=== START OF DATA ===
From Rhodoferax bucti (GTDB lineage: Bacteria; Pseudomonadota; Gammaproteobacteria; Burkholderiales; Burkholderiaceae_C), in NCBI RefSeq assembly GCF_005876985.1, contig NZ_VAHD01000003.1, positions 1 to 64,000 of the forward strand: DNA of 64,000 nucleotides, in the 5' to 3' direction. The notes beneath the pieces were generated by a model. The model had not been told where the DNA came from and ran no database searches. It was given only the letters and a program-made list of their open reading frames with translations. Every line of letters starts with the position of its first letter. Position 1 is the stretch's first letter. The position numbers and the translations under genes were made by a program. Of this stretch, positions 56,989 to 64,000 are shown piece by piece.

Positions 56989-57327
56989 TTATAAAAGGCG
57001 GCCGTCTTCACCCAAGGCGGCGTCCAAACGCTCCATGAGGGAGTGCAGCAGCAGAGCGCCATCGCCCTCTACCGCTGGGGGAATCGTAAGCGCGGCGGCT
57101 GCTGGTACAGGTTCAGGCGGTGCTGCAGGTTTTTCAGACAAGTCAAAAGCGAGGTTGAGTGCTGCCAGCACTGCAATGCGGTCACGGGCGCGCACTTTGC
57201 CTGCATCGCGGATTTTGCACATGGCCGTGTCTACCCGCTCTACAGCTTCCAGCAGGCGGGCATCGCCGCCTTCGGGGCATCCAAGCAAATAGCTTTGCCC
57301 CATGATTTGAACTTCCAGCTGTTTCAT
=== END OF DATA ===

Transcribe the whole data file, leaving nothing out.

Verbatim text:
From Rhodoferax bucti (GTDB lineage: Bacteria; Pseudomonadota; Gammaproteobacteria; Burkholderiales; Burkholderiaceae_C), in NCBI RefSeq assembly GCF_005876985.1, contig NZ_VAHD01000003.1, positions 1 to 64,000 of the forward strand: DNA of 64,000 nucleotides, in the 5' to 3' direction. The notes beneath the pieces were generated by a model. The model had not been told where the DNA came from and ran no database searches. It was given only the letters and a program-made list of their open reading frames with translations. Every line of letters starts with the position of its first letter. Position 1 is the stretch's first letter. The position numbers and the translations under genes were made by a program. Of this stretch, positions 56,989 to 64,000 are shown piece by piece.

Positions 56989-57327
56989 TTATAAAAGGCG
57001 GCCGTCTTCACCCAAGGCGGCGTCCAAACGCTCCATGAGGGAGTGCAGCAGCAGAGCGCCATCGCCCTCTACCGCTGGGGGAATCGTAAGCGCGGCGGCT
57101 GCTGGTACAGGTTCAGGCGGTGCTGCAGGTTTTTCAGACAAGTCAAAAGCGAGGTTGAGTGCTGCCAGCACTGCAATGCGGTCACGGGCGCGCACTTTGC
57201 CTGCATCGCGGATTTTGCACATGGCCGTGTCTACCCGCTCTACAGCTTCCAGCAGGCGGGCATCGCCGCCTTCGGGGCATCCAAGCAAATAGCTTTGCCC
57301 CATGATTTGAACTTCCAGCTGTTTCAT